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illustration by Javie Huxley @javhux

The experience of queer women in the UK asylum system

At the intersection of gender and sexuality

It is increasingly recognised that LGBTQI+ individuals face numerous obstacles in claiming asylum in the UK. And it’s nothing new: the UK Lesbian and Gay Immigration Group, for example, reported that in the year 2009–2010, between 98% and 99% of all lesbian and gay asylum cases in the UK were rejected at the initial interview stage, compared with a 73% rejection rate for other asylum claims.

The Guardian has also reported that in 2019 alone, the Home Office rejected thousands of LGBTQI+ asylum claims. In spite of this growing awareness, most research and reporting has been dedicated to the experiences of cis-gendered gay men, thus often failing to acknowledge the experiences of queer women and the particular problems that the intersection of gender and sexuality bring them. This failure leaves queer women especially vulnerable as the UK asylum system does not provide any specific protections for them, despite the fact that they experience persecution in ways that differ from men and queer men.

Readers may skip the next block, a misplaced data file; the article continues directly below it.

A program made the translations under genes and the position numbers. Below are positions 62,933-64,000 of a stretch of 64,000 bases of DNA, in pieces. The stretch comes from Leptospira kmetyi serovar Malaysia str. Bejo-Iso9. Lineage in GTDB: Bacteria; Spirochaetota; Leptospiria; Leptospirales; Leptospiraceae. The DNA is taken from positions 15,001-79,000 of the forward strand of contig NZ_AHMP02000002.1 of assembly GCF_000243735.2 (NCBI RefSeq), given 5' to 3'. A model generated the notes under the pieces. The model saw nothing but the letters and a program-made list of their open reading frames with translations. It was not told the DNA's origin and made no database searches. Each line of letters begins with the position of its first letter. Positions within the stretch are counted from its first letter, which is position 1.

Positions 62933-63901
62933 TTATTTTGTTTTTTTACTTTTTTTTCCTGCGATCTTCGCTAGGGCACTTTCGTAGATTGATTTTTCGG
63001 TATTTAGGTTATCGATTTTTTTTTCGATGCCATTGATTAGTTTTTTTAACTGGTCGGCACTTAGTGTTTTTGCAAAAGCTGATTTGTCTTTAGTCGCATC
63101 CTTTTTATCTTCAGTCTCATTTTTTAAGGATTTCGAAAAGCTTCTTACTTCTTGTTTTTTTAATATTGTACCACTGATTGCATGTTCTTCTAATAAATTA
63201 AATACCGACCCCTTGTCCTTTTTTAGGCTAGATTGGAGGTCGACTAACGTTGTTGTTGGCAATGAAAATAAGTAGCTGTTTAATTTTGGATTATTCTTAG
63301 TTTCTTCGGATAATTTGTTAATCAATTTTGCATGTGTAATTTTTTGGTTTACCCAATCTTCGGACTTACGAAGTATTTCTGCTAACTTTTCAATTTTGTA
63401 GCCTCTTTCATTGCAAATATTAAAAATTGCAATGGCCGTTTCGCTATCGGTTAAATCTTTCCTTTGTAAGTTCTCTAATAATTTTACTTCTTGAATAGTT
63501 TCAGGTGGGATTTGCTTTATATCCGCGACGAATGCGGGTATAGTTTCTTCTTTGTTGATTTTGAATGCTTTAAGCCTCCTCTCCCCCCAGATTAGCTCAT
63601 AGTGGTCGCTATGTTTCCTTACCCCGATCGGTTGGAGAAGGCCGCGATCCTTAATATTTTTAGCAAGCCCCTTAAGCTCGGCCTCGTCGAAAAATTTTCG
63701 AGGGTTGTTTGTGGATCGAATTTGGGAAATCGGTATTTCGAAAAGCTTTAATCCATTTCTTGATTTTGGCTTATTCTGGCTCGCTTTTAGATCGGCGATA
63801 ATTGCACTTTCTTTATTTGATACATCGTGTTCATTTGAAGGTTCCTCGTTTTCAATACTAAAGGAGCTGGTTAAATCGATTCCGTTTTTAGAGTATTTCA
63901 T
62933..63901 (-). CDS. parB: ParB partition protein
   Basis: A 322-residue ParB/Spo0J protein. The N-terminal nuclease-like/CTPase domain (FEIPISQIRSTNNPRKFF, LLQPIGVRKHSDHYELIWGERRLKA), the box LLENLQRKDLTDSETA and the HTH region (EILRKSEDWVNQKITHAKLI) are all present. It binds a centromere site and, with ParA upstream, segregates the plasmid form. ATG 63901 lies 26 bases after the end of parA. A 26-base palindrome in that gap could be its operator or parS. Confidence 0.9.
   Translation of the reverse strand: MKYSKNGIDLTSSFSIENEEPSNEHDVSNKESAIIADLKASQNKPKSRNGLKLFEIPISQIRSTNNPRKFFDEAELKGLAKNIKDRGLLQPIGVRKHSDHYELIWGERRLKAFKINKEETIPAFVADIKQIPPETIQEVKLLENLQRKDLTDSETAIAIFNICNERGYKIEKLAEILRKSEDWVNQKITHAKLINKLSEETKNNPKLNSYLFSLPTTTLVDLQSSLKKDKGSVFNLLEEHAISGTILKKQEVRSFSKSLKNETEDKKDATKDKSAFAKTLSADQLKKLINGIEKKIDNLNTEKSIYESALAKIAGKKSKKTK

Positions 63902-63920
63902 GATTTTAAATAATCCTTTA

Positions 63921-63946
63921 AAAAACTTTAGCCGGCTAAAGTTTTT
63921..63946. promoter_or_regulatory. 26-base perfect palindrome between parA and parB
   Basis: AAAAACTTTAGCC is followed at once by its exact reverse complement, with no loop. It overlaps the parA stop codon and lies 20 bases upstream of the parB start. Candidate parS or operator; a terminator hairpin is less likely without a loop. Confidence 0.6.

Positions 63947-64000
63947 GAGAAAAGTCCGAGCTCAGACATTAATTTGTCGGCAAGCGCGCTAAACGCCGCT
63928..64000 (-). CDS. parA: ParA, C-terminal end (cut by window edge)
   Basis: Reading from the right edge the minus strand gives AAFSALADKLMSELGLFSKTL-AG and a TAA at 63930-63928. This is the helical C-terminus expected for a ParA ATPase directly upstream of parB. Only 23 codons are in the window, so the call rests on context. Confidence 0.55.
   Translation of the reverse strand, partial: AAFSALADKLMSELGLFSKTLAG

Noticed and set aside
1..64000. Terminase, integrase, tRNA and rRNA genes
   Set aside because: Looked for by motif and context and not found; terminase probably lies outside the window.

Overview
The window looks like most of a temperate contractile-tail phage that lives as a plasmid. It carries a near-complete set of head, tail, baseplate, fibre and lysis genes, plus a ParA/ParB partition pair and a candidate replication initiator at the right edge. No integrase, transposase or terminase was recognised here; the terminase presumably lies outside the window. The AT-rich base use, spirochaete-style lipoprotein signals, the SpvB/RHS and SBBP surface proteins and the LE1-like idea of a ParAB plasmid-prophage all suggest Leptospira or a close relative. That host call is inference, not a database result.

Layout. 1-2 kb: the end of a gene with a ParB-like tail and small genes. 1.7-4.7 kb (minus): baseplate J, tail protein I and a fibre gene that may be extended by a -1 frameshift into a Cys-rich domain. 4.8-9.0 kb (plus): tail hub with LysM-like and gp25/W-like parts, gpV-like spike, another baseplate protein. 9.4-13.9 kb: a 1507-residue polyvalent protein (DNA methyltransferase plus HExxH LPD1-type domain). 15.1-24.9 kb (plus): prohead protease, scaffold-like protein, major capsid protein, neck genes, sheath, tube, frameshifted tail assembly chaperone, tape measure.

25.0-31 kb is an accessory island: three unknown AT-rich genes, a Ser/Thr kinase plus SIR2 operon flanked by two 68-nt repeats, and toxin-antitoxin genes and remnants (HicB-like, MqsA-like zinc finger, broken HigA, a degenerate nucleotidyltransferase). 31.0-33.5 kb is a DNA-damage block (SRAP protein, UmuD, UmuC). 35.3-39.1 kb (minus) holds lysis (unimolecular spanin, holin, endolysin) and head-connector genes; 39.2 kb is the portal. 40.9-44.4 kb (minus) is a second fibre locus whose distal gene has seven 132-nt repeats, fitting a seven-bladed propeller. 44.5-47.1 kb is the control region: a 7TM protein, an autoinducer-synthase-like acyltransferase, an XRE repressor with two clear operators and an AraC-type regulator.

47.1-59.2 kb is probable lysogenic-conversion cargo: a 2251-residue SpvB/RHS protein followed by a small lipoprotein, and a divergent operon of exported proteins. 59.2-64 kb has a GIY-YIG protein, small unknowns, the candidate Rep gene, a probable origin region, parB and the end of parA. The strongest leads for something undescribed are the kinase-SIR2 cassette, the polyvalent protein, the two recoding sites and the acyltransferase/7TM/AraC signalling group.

Moreover, applicants’ claims are still too often assessed based on western, sexist and heteronormative assumptions surrounding queer female sexuality. There is thus an urgent need for the UK asylum system to change its perspective and engage in the specific dimensions of the queer female asylum-seeker experience.

The specific persecution experienced by queer women

Establishing a claim for asylum as a queer woman in the UK can be extremely difficult because of the UK asylum system’s lack of acknowledgment that queer women often experience persecution in ways that are distinct from men and queer men. The UN Refugee Convention itself includes neither gender, nor sexuality, as reasons for which individuals may fear persecution. For queer women, whose applications sit at the intersection of gender and sexual orientation asylum law, it is therefore hard to translate their experiences of persecution into narratives that will be recognised as sufficiently engaging with the Convention.

The UK asylum system often fails to recognise that the violence queer women have faced does amount to persecution, in conformity with the 1951 Convention, because it typically takes the form of domestic violence occurring at home in the private sphere, an area often considered outside of the state’s reach. Adjudicators thus regularly interpret instances of domestic violence as “interpersonal disputes”, not issues of state-sponsored violence or persecution triggered by the state’s anti-LGBTQI+ rhetoric.